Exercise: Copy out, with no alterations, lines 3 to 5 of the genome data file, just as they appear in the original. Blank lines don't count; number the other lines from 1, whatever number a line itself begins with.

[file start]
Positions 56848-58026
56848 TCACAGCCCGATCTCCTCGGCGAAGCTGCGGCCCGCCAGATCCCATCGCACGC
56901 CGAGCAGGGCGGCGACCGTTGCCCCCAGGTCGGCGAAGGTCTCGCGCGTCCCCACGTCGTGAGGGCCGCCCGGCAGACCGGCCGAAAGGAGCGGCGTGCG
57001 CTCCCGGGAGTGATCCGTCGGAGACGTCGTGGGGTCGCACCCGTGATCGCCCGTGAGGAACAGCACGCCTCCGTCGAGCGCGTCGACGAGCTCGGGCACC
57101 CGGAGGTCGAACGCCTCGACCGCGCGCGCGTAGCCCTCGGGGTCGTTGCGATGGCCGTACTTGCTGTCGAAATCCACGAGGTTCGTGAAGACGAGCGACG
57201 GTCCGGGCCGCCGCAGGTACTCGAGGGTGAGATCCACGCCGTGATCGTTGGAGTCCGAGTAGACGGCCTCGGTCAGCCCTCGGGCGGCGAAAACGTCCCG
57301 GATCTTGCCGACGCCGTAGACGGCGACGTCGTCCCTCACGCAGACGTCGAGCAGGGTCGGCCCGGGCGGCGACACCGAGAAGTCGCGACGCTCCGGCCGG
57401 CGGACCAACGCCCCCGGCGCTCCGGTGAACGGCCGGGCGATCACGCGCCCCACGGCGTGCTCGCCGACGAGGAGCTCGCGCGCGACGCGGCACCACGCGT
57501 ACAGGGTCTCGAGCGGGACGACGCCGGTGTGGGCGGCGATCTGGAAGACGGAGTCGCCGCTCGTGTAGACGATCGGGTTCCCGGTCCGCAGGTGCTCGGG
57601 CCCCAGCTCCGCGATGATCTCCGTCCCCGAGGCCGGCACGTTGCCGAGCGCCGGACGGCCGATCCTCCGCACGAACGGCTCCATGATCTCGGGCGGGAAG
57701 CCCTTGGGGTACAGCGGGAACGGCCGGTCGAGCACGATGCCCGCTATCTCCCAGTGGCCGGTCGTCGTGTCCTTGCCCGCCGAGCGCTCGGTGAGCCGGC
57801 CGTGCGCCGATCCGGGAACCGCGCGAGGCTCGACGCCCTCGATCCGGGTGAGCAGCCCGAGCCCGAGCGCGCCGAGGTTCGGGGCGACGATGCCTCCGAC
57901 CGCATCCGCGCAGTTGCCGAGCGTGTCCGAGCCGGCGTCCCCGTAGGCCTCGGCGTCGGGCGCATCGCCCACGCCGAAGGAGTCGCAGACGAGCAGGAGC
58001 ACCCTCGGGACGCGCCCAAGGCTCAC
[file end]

56901 CGAGCAGGGCGGCGACCGTTGCCCCCAGGTCGGCGAAGGTCTCGCGCGTCCCCACGTCGTGAGGGCCGCCCGGCAGACCGGCCGAAAGGAGCGGCGTGCG
57001 CTCCCGGGAGTGATCCGTCGGAGACGTCGTGGGGTCGCACCCGTGATCGCCCGTGAGGAACAGCACGCCTCCGTCGAGCGCGTCGACGAGCTCGGGCACC
57101 CGGAGGTCGAACGCCTCGACCGCGCGCGCGTAGCCCTCGGGGTCGTTGCGATGGCCGTACTTGCTGTCGAAATCCACGAGGTTCGTGAAGACGAGCGACG